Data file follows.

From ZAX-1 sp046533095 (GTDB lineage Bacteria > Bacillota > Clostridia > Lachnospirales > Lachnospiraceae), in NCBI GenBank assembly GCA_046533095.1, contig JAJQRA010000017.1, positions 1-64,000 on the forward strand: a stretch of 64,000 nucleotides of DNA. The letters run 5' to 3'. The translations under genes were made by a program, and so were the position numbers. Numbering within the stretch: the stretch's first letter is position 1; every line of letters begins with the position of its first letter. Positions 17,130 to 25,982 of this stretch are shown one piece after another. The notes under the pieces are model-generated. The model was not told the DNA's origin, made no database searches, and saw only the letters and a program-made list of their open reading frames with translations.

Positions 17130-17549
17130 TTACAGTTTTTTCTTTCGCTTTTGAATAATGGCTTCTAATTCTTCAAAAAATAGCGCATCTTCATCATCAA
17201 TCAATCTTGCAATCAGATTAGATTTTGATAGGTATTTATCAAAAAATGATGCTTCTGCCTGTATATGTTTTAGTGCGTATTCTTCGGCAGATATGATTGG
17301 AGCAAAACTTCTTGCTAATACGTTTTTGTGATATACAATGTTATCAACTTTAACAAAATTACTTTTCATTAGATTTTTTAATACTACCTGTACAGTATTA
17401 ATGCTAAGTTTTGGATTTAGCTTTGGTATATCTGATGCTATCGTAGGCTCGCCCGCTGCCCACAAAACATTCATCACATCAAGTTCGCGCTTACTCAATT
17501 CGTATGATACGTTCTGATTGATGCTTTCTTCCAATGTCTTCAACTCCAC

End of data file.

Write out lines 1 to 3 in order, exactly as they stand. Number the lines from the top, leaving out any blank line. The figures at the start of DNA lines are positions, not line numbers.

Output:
From ZAX-1 sp046533095 (GTDB lineage Bacteria > Bacillota > Clostridia > Lachnospirales > Lachnospiraceae), in NCBI GenBank assembly GCA_046533095.1, contig JAJQRA010000017.1, positions 1-64,000 on the forward strand: a stretch of 64,000 nucleotides of DNA. The letters run 5' to 3'. The translations under genes were made by a program, and so were the position numbers. Numbering within the stretch: the stretch's first letter is position 1; every line of letters begins with the position of its first letter. Positions 17,130 to 25,982 of this stretch are shown one piece after another. The notes under the pieces are model-generated. The model was not told the DNA's origin, made no database searches, and saw only the letters and a program-made list of their open reading frames with translations.

Positions 17130-17549
17130 TTACAGTTTTTTCTTTCGCTTTTGAATAATGGCTTCTAATTCTTCAAAAAATAGCGCATCTTCATCATCAA